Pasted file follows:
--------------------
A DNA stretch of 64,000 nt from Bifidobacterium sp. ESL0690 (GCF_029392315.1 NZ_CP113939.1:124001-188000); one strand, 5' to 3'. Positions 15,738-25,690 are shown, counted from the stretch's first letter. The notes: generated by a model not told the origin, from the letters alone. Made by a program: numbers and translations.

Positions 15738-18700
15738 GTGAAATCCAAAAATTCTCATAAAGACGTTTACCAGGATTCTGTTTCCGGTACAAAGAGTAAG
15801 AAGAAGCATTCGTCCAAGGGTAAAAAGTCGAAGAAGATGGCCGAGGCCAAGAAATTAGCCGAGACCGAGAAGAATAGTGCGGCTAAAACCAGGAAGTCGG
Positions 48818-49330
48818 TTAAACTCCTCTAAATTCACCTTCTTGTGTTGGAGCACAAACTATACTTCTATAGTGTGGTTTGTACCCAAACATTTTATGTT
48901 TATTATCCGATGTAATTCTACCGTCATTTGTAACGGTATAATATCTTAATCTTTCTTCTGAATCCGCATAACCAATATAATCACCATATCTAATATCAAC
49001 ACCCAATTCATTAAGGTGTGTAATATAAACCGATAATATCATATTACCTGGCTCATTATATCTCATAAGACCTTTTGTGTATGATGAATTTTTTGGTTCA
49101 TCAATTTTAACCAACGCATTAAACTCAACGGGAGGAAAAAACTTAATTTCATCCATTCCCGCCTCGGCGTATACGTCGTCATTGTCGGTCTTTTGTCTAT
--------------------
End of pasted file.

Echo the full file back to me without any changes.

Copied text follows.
A DNA stretch of 64,000 nt from Bifidobacterium sp. ESL0690 (GCF_029392315.1 NZ_CP113939.1:124001-188000); one strand, 5' to 3'. Positions 15,738-25,690 are shown, counted from the stretch's first letter. The notes: generated by a model not told the origin, from the letters alone. Made by a program: numbers and translations.

Positions 15738-18700
15738 GTGAAATCCAAAAATTCTCATAAAGACGTTTACCAGGATTCTGTTTCCGGTACAAAGAGTAAG
15801 AAGAAGCATTCGTCCAAGGGTAAAAAGTCGAAGAAGATGGCCGAGGCCAAGAAATTAGCCGAGACCGAGAAGAATAGTGCGGCTAAAACCAGGAAGTCGG
Positions 48818-49330
48818 TTAAACTCCTCTAAATTCACCTTCTTGTGTTGGAGCACAAACTATACTTCTATAGTGTGGTTTGTACCCAAACATTTTATGTT
48901 TATTATCCGATGTAATTCTACCGTCATTTGTAACGGTATAATATCTTAATCTTTCTTCTGAATCCGCATAACCAATATAATCACCATATCTAATATCAAC
49001 ACCCAATTCATTAAGGTGTGTAATATAAACCGATAATATCATATTACCTGGCTCATTATATCTCATAAGACCTTTTGTGTATGATGAATTTTTTGGTTCA
49101 TCAATTTTAACCAACGCATTAAACTCAACGGGAGGAAAAAACTTAATTTCATCCATTCCCGCCTCGGCGTATACGTCGTCATTGTCGGTCTTTTGTCTAT